For the second leg of my James IV travelling fellowship I took my family, wife Lynne, sons Forbes aged 12 and Murray aged 9 and daughter Camilla aged 4 and we visited Australia. We flew on the new Airbus A380 giant plane from London to Singapore which was actually a good travel experience, very smooth despite our reservations. We arrived in Melbourne after 21 hours of travelling and were met at the airport by Ben Thomson, a surgeon at the Peter Macallum Cancer Center in Melbourne who had spent two years working in Edinburgh and had become a great friend. We stayed in a furnished appartment in the district of Kew which was close enough to the centre of Melbourne to make travel easy but far enough out to be leafy and green. We met up with Ben Thomson’s family and the kids had a good opportunity to unwind, including a swim in the local pool and brunch. Unfortunately by 4pm we were all struggling to stay awake and despite our best intentions we were all asleep by 6pm. We all awoke at 2am and it took several days to adjust to a complete reversal in time zones. On the Saturday we met up with Simon Banting and his wife, another surgeon at the Peter Macallum Cancer Center who had also worked in Edinburgh in the distant past and had a barbecue. We visited Healdsville Wildlife Park on the Sunday which gave the kids the opportunity to acquaint themselves with the Australian flora and fauna. On the Monday I visited the Peter Macallum Cancer Center which was a fascinating experience. I had the opportunity to listen to a presentation from Rod Hicks who leads a world class group investigating neuroendocrine cancer and who have expertise in imaging and treatment using radiolabelled probes. They have developed novel PET imaging reagents and this facility was particularly interesting, combining basic science and biochemistry with clinical application and therapeutics. I also met up with Wayne Phillips who leads a basic science surgical laboratory looking at Barret’s oesophagus and oesophageal carcinogenesis using a novel transplanted decellularized trachea model in the mouse, which can be reseeded with cells to create a neo-oesophagus and which can then be subjected to experimental stimuli. I was intrigued to know whether this technology could also be used to create a bile duct since there is a dearth of experimental models involving bile ducts. I also heard presentations on the phosphatidyl inositol 3 kinase pathway, which I have done some work on myself. I also heard a presentation from Ben Thomson’s research fellow, Charles, who is investigating the effect of weight loss on liver steatosis. This has obvious relevance as obesity is also a major problem in Australia as well as the USA. I had a very interesting chat with Professor Rob Thomas, the Head of Surgical Oncology, about regional politics in the province of Victoria and health economics. We were sorry to leave Melbourne and headed off in a hired car along the Great Ocean Road in the general direction of Adelaide. During this trip we met echidna, emus and kangaroos at close quarters and stopped at Port Campbell and Robe.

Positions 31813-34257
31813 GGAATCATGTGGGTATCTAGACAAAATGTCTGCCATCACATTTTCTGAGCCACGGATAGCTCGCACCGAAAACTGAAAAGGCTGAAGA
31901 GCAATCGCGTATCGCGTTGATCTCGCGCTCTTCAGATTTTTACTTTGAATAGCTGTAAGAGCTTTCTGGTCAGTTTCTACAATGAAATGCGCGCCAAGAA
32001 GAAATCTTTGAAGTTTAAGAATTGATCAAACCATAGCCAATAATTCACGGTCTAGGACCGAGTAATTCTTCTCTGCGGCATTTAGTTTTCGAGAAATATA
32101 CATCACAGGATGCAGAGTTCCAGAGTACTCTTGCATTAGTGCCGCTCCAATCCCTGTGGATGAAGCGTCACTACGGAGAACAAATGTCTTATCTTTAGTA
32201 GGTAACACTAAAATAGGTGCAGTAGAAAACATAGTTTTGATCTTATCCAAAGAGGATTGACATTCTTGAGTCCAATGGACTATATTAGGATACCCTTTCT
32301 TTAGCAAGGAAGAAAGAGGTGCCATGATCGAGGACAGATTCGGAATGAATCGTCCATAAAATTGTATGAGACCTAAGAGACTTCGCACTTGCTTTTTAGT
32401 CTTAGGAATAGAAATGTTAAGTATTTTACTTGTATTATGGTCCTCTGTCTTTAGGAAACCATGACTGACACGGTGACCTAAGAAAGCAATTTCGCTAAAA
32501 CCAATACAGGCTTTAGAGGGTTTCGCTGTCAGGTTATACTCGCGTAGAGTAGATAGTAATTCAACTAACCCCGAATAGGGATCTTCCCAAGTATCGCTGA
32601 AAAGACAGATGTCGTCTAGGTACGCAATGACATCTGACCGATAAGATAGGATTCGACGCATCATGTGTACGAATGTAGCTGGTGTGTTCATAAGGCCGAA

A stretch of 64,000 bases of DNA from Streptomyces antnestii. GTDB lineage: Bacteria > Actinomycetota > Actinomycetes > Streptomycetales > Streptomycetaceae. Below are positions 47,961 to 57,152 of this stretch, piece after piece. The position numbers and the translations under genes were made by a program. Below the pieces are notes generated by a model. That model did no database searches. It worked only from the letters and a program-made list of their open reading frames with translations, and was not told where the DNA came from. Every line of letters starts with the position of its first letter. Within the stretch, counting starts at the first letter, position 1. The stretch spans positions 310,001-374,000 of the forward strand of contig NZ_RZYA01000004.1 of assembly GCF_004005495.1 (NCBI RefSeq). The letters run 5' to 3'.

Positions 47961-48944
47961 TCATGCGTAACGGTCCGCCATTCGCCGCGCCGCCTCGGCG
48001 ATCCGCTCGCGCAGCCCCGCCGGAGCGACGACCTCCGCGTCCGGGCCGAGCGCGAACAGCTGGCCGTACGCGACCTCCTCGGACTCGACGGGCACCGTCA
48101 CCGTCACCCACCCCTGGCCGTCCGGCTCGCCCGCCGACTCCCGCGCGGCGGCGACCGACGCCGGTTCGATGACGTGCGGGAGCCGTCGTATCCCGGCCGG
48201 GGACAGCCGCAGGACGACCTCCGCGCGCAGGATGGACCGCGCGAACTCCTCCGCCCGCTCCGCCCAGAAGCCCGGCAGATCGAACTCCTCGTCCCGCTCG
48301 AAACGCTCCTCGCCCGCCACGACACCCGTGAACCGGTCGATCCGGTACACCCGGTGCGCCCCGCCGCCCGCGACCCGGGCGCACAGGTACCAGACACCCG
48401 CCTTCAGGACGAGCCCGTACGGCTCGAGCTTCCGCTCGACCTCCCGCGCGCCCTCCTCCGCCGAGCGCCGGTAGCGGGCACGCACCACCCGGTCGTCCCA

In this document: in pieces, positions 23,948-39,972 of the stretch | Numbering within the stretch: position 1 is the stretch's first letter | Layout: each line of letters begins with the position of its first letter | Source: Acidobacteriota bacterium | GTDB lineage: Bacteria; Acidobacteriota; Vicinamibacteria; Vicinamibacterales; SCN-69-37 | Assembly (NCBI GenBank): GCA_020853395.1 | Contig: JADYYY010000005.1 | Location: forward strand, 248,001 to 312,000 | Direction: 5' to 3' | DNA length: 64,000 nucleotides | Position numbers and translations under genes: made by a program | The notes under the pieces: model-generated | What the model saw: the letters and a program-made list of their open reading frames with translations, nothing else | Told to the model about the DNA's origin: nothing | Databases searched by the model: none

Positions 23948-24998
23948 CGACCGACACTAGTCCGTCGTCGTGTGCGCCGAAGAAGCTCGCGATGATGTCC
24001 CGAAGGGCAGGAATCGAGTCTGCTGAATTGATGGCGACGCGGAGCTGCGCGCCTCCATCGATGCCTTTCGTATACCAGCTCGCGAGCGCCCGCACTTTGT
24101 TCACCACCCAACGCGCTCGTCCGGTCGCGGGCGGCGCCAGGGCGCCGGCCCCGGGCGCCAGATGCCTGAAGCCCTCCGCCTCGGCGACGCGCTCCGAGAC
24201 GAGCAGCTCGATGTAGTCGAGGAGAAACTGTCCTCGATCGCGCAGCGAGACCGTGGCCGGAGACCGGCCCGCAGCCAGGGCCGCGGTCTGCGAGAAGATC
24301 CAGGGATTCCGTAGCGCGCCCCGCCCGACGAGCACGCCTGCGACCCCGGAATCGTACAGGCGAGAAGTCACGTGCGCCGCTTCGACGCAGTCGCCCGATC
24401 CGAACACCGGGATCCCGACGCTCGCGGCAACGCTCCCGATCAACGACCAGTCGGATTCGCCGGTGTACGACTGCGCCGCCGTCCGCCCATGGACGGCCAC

Flinders Medical Centre Adelaide